board news

It’s Patronage Dividends Time of Year – Just What Is This??

As explained on the Co-op’s website, “Patronage dividends are a traditional way for Co-ops to share profits back with their members. As Member-owners of the Co-op, you also own the profits, and a patronage dividend system allows us to share and reinvest those profits in a transparent, mutually beneficial way.”

The annual patronage dividend refund system is four years old.  This year, the Co-op Board of Directors voted unanimously to refund members 50% of the total patronage.  Last year’s refund was 40%. For a variety of reasons, General Manager Glenn Lower suggested we increase the refund to 50% for this year.  By early July, if a member-owners’ patronage dividend is more than $5.00, they will receive this refund in the mail.  Patronage dividends less than $5.00 will be combined and donated to the local food shelf.  Glenn and staff determined that pooling these small patronage dividends to make a meaningful donation in honor of these members was a better use of Co-op resources (time, paper, ink, postage) that would be expended to send these small checks through the mail.

Many of you have received these dividends in past years and wondered why and how this system works.  Member-owners receive a share of the profits from Co-op business in proportion to how much they purchased during the Co-op’s fiscal year (April 1 – March 31).  The more you shop, the more you are eligible to earn.  At the end of the fiscal year, if the Co-op is profitable, we as a Board of Directors review any anticipated projects and financial needs for the Co-op. We then use that information to determine how much of the profits to retain, and how much to give back to member-owners.  The amount retained stays in the Co-op, but please note, it belongs to the member-owners as a group and becomes part of what we own together as an investment in community ownership. The remaining profits are then returned by check or voucher to the member-owners. Law requires that at least 20% of patronage be returned to member-owners.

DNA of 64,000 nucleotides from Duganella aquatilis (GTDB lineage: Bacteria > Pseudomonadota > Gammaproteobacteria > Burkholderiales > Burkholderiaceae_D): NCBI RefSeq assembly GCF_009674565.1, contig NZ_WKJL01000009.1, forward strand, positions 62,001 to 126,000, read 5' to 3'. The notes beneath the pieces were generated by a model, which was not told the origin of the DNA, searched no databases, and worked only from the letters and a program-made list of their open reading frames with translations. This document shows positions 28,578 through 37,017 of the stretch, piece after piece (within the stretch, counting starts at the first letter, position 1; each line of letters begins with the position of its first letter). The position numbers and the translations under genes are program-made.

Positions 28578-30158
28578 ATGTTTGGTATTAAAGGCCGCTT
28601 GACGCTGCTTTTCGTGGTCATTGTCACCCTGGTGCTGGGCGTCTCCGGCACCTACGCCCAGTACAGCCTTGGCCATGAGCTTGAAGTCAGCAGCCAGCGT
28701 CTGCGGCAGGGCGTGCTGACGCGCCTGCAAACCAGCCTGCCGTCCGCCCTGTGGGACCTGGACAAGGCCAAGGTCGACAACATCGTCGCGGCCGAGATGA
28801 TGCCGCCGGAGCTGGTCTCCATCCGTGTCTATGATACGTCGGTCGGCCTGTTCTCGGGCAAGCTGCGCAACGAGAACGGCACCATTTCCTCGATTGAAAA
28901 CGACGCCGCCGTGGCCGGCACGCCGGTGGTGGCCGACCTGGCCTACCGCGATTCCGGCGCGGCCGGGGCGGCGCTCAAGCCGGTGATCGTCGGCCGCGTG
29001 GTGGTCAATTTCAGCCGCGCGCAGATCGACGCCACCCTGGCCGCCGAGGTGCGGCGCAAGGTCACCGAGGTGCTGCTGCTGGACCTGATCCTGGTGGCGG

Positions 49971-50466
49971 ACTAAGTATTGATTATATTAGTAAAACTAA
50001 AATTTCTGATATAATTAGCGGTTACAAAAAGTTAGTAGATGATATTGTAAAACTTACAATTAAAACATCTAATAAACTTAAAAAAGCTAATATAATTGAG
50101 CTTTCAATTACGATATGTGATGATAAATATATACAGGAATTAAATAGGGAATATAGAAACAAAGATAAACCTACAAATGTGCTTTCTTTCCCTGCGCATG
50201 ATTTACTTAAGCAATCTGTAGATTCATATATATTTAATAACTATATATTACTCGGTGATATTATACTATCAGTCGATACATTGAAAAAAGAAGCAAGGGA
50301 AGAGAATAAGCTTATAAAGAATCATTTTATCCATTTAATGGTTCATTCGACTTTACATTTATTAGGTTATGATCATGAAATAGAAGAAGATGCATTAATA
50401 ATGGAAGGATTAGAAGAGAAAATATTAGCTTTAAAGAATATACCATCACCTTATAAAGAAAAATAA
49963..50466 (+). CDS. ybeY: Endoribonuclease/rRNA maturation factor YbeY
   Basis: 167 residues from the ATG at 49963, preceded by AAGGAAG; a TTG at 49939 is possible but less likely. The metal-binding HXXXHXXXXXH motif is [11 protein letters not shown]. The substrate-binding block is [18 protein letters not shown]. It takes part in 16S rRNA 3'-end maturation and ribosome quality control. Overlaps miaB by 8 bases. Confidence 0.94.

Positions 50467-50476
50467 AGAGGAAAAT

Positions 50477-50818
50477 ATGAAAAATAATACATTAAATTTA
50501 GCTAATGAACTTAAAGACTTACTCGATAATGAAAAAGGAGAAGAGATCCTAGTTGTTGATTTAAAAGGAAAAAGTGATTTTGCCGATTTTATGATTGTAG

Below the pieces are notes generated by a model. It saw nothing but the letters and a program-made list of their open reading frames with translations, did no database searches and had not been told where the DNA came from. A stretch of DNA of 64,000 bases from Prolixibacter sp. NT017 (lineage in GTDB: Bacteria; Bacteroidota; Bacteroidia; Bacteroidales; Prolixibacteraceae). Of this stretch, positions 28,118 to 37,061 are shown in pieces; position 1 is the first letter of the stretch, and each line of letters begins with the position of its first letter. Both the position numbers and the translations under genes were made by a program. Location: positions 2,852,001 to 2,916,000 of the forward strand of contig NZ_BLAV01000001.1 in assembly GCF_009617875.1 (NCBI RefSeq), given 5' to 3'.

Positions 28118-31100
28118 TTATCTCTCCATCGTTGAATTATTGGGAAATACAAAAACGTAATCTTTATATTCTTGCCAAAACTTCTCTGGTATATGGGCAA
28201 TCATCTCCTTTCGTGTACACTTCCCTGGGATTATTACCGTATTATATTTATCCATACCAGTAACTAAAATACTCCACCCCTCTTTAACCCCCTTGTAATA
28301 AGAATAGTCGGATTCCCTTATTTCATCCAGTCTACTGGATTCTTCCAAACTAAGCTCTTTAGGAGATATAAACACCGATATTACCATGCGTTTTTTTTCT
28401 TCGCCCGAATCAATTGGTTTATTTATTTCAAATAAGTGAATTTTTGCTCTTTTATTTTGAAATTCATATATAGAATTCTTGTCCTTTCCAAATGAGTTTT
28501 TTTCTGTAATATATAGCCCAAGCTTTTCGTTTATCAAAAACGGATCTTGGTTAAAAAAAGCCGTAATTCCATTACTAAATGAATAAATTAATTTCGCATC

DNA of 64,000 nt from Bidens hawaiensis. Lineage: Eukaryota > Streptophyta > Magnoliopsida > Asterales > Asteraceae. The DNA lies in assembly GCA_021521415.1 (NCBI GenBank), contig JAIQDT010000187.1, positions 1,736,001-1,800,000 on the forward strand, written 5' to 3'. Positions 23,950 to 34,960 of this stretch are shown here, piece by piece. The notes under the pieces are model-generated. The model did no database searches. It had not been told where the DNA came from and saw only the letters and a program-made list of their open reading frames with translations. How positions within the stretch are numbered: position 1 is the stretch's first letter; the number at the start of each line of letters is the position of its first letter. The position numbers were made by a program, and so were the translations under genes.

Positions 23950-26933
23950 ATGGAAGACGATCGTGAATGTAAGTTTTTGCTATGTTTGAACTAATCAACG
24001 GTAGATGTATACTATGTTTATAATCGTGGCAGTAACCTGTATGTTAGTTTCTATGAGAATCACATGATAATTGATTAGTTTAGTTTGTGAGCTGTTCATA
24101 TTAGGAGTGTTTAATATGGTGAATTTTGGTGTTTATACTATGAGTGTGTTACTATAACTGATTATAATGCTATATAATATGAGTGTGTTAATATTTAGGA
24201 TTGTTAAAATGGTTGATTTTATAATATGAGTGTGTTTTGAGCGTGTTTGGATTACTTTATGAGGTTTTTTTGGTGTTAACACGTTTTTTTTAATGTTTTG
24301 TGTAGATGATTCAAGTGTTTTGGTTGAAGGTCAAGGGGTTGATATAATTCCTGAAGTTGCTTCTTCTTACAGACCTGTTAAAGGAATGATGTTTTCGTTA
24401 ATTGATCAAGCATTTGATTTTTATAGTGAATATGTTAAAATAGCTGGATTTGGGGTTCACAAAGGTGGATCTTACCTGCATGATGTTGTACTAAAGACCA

Nearly 80% of all sales this past year were to current member-owners! The return to each member-owner is slightly less than 1% of their purchases for the year. An estimate of the break down is below:

  • If a member spent $10/week=$4.70 will be donated to the food shelf
  • If a member spent $25/week=$11.74 in the patronage check
  • If a member spent $50/week=$23.48 in the patronage check
  • If a member spent $100/week=$46.95 in the patronage check
  • If a member spent $200/week=$93.91 in the patronage check

With 5,880 current member-owners, 3,717 members will receive a check for $5.00 or more, and the remaining patronage for the 2,163 members with a refund below $5.00 will be pooled for that donation to the food shelf. 

For more information about patronage, please see Your 2019 Patronage Dividends Check Explained

Sophie Esser Calvi is a Middlebury Natural Foods Co-op Board Member

Co-op Elections Process

It’s May! Spring is in the air! The flowers have bloomed after the April rains; people are planting gardens and opening windows for the first time. Of all the traditions and changes that come with May, though, I’m most excited about voting for my board directors at the Middlebury Coop!  While voting happens in May, the recruiting process happens throughout the year. Members of the Board Development Committee (BDC) typically start meeting with potential board members as early as November for the next year. As your board, we are always thinking about the future of the organization, and part of that is exploring who might be a good board member in the future. (Hey you- yes you- reading this- have you ever considered running for the board?)

This year the Board had a more formal “board recruitment/election” process starting in January. We started by inviting anyone interested in running for the board to come to an “Eat and Greet” conversation with current board members. There were three Eat and Greet sessions so members could come and learn about the board process, check out a board packet, and begin to wrap their mind around policy governance.  Policy governance is the formal set of rules the board abides by to make sure the coop is running smoothly. To be sure everyone interested had a chance to learn more about the board, we also set up a few sessions of tabling at the demo counter. We talked with dozens of potential new board directors!

The process to run for the board includes filling out an “application” that includes a short list of questions and meeting with a board member. The awesome staff at the coop compile the application Q/As into a ballot, which is sent out via snail mail as part of the Annual Report to all members. If you haven’t already received your ballot in the mail you will soon. This year we ended up with a slate of five candidates running for three seats on the board. If taking part in the most glorious tradition of democracy isn’t enough reason to vote, the ballot is also a coupon for $3 off your next shopping trip to the coop!